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Natural log

  1. May 5, 2014 #1
    Why is e^-1 the inverse of natural log e? Thank you
     
  2. jcsd
  3. May 5, 2014 #2

    mathman

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    Your question is confusing. Let y = ln(x), then x = ey. If x = e, y = 1.
     
  4. May 5, 2014 #3
    Well I was reading a section on charging/ discharging capacitors and this is what it said: charge on a capacitor builds up on the capacitors plates exponentially, indicated in the passage by the repeated appearance in the charge equation of e^-1, the inverse of the natural log e. And I think the equation they are referring to is Q=Qmax(1- e^-1).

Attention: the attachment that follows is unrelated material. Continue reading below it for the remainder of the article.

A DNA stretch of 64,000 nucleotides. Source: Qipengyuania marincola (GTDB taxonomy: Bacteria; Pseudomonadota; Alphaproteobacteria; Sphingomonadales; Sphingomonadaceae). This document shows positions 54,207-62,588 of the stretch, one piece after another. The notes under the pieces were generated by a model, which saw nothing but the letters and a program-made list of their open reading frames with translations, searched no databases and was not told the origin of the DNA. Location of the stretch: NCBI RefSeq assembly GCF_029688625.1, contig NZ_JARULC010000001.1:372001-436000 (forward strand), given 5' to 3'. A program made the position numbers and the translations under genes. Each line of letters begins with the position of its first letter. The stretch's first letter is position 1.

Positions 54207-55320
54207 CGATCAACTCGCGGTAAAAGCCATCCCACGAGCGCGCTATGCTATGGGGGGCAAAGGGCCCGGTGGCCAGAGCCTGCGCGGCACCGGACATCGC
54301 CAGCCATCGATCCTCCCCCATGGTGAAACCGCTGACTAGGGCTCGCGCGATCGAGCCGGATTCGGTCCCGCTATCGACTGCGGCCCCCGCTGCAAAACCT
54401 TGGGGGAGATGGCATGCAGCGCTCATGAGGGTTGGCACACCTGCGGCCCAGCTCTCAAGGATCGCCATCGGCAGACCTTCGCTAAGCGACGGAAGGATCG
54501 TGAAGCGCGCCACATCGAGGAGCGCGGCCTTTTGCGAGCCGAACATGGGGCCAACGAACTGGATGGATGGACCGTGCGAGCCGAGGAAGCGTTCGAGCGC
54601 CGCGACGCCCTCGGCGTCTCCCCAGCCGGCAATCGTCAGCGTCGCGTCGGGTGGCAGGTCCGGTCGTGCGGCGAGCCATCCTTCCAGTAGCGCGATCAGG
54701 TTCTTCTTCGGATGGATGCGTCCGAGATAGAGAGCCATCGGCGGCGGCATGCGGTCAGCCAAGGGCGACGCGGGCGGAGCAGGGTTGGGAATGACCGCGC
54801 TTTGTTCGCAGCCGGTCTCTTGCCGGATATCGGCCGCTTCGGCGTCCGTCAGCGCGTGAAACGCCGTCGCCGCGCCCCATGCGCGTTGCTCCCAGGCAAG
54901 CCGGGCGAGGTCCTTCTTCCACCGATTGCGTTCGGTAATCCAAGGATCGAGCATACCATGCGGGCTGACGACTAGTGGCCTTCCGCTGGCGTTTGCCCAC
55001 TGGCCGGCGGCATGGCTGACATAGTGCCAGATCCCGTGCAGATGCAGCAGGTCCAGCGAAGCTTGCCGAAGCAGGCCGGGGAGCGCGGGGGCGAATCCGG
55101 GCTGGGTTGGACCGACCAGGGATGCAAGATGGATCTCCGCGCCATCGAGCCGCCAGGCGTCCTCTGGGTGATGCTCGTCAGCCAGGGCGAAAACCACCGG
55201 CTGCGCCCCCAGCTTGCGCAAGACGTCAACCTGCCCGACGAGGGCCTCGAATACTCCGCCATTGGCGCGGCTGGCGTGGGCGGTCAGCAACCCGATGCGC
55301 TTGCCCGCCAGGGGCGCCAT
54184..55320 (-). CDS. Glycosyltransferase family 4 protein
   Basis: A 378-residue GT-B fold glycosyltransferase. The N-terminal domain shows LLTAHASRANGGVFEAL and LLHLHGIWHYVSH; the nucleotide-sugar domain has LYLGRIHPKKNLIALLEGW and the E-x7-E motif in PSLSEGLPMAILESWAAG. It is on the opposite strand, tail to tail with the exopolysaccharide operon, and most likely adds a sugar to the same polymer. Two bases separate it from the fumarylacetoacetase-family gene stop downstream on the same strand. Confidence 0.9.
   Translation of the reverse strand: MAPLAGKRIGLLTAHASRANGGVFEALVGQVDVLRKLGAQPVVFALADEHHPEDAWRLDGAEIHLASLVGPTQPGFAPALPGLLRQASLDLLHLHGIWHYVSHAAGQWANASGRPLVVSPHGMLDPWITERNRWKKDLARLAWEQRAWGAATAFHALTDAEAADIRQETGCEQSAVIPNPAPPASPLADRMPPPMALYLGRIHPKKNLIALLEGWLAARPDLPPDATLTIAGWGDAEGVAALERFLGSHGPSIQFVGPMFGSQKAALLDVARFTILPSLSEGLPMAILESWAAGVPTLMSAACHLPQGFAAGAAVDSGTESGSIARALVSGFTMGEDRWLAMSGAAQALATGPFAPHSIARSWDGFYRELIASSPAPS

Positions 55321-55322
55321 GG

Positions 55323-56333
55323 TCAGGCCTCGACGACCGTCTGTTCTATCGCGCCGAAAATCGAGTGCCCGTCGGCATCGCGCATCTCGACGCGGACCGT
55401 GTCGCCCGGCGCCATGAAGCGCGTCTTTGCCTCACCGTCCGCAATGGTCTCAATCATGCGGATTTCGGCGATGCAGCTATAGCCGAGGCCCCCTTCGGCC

5. May 5, 2014 #4

    mfb

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    Could it mean "the inverse of the [basis of the] natural log[,] e"? As e-1 = 1/e
     
  6. May 5, 2014 #5

    Ok I'll go with that because it's what I was thinking too. Thank you!
     
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